This article is a service of Gratia P. Schoemakers, Personal Family Lawyer,®  who develops trusting relationships with families for life.  That’s why we offer a Family Wealth Planning Session,™ where we can explain financial management techniques and help identify the best strategies for you and your family. You can begin by calling our office today to schedule a time for us to sit down and talk because this planning is so important.

Legal Steps to Take When Facing a Dementia Diagnosis

Maria Shriver knows the devastation of Alzheimer’s disease firsthand.  Her beloved father Sargent Shriver, founder of the Peace Corps and one-time candidate for Vice President of the United States, died of the disease in 2011 after being diagnosed in 2003.

Often called “the long goodbye,” Alzheimer’s disease affects more than five million Americans and its prevalence will continue to grow with the aging population.  Shriver recently reported for NBC.com on the five things Alzheimer’s or dementia victims should do once a diagnosis has been confirmed:

  1. Execute powers of attorney and advance medical directives. These allow for the designation of a trusted person or persons to make financial and medical decisions before cognitive impairments worsen.
  1. Create a will. If you do not have a will that designates how your assets will be distributed upon your death, you need to create one.  If one exists, check it over for any necessary updates to beneficiaries or the addition of any assets acquired after the original will was made.
  1. Create an estate plan. Asset preservation is usually critical for those diagnosed with Alzheimer’s or other forms of dementia.  An estate planning attorney can help preserve assets for future long-term care.
  1. Communicate. Once diagnosed, you should have a conversation with your family about your decisions for your care.  Let them know where important documents are stored.  As part of your legacy planning, we can help you capture and pass on your own story and wishes for your loved ones through a special recording we provide for each of our clients.
  1. Do it sooner rather than later. Alzheimer’s and other dementia diseases are progressive illnesses, so prompt action is necessary to put these protections in place for you and your loved ones.

More information and inspiration on dealing with Alzheimer’s and other dementia diseases can be found at MariaShriver.com.

Call our office today to schedule a time for us to sit down and talk about a Family Wealth Planning Session, where we can identify the best ways for you to ensure your legacy of love and financial security for your family.

New Help for Financial Caregivers

If you are helping an elderly parent or relative manage their finances or have been given a power of attorney, then you have both legal and ethical obligations in your role as a fiduciary.

Basically, a fiduciary is legally bound to:

Act in the person’s best interest.  You are not allowed to use their money for yourself or others and need to avoid any conflict of interest.

Manage assets carefully.  Pay bills on time and consider investment decisions carefully.  Get help if you need it.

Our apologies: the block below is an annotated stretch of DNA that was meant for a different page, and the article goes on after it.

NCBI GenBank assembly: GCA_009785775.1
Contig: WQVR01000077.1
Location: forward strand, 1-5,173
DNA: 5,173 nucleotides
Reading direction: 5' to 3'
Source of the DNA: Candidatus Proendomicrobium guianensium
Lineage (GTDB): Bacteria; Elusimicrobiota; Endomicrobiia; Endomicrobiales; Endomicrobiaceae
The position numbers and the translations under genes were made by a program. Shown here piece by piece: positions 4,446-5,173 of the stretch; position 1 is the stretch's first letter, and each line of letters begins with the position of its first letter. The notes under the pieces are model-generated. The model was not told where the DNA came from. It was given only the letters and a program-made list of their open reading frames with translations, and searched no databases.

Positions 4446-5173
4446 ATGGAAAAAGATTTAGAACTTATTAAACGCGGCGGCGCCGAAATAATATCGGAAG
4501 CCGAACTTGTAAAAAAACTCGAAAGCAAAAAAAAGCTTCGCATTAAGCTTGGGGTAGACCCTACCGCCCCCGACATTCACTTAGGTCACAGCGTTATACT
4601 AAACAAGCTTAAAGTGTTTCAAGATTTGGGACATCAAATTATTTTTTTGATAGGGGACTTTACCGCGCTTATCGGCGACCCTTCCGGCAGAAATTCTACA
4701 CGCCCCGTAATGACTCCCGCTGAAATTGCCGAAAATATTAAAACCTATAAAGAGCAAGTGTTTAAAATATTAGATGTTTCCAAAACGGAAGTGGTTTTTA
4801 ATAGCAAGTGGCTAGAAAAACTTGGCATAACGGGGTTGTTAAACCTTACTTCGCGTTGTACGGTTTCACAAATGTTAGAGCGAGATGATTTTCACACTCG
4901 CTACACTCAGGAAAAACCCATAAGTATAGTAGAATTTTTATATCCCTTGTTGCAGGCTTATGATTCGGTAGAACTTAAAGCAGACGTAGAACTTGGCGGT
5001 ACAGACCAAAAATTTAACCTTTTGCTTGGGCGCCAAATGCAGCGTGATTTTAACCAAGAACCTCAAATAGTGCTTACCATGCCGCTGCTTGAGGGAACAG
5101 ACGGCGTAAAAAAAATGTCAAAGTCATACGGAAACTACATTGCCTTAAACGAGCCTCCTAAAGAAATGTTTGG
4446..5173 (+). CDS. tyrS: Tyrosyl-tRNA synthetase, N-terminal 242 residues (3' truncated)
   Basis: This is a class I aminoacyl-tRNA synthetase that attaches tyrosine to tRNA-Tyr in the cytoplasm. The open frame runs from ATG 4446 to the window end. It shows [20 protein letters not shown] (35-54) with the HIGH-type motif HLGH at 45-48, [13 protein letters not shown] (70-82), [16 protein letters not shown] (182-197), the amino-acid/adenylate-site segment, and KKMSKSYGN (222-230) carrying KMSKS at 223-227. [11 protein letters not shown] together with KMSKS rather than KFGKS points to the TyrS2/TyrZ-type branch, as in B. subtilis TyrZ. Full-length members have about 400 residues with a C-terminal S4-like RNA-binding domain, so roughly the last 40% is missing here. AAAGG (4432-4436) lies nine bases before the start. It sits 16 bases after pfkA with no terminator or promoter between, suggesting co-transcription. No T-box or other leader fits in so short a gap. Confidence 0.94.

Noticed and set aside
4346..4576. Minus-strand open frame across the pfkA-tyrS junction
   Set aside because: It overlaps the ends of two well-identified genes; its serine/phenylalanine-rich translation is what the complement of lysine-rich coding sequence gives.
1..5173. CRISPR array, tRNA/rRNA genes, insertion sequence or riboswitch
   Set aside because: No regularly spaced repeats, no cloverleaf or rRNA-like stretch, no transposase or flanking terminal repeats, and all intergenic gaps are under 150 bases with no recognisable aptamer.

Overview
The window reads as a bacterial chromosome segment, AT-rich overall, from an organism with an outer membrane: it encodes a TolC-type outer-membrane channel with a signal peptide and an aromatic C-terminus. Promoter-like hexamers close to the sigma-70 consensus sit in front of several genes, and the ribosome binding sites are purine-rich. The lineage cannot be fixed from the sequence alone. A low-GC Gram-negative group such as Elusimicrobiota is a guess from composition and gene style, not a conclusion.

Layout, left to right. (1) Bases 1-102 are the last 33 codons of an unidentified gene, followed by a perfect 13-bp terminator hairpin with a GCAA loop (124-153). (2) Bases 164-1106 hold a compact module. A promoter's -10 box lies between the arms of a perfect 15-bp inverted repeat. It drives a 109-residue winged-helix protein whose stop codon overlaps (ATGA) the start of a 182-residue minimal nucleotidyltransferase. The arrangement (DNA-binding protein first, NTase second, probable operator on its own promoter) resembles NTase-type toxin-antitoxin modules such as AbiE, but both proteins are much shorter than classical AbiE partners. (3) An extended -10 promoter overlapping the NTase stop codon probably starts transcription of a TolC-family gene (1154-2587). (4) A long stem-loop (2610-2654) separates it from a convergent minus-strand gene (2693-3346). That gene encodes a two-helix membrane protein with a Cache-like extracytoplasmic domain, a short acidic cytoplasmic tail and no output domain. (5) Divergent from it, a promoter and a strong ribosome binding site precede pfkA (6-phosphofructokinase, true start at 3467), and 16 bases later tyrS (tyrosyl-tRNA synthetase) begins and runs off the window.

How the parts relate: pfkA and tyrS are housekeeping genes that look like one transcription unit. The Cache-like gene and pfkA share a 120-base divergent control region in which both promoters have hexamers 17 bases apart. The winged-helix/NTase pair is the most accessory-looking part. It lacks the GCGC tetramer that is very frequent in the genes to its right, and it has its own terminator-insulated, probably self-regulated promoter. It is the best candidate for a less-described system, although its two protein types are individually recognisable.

Keep money and property separate from yours.  Be sure you keep your assets totally separate from those you are managing on behalf of another person.

Maintain good records.  You are responsible for accounting for all transactions.

The Dodd-Frank Act of 2010 created the Consumer Financial Protection Bureau to protect consumers by making and enforcing consumer financial laws.  The CFPB recently contracted with the American Bar Association to develop four Managing Someone Else’s Money guides to help those who are acting as agents under (1) power of attorney, (2) court-appointed guardians or conservators, (3) trustees for revocable living trusts and (4) government benefits fiduciaries.

These guides help “lay fiduciaries” understand their responsibilities under the law, provide education on financial scams and exploitation and give tips on where to go for additional help from local, state and federal resources.

You can download these guides for free on the CFPB website.

If you would like more information about the responsibilities of a fiduciary or support talking with your parents about these issues, call our office today to schedule a time for us to sit down and talk.

 

How to Protect Elderly Parents From Financial Abuse

According to a recent study by the Investor Protection Trust and Investor Protection Institute, the top three ways that the elderly could be financially exploited are:

  • Theft of funds or property by family members
  • Theft of funds or property by caregivers
  • Financial scams by strangers

It is estimated that one in nine seniors has been a victim of financial abuse in the past year, so what can you do to protect elderly parents from financial fraud?  Here are some tips:

Seek out a financial abuse prevention seminar in your local area.  Many senior centers and organizations provide these programs, so choose one and go with your parent(s) as an opportunity to do something social with them.

Put your parents’ finances on auto-pilot by enrolling them in direct deposit for Social Security, pension, retirement and investment income.  Set up automatic bill pay for as many bills as possible, and help them pay their bills online.

Check in with them frequently and ask them directly if they have been solicited by anyone who visited or called.  If you live nearby, visit in person.

Some experts advise those with elderly parents who become incapable of handling investments to invest a portion of their retirement income into a low-cost, immediate-fixed or inflation-adjusted annuity from a reputable insurance company.  This will provide a guaranteed lifetime income that cannot be lost to fraud or abuse.

If a parent’s savings are still in their former employer’s 401(k) plan, consider keeping it there.  These plans are strictly regulated for the exclusive benefit of employees, and may yield the best investment deal possible.

If you’d like to learn more about estate planning, call our office today to schedule a time for us to sit down and talk.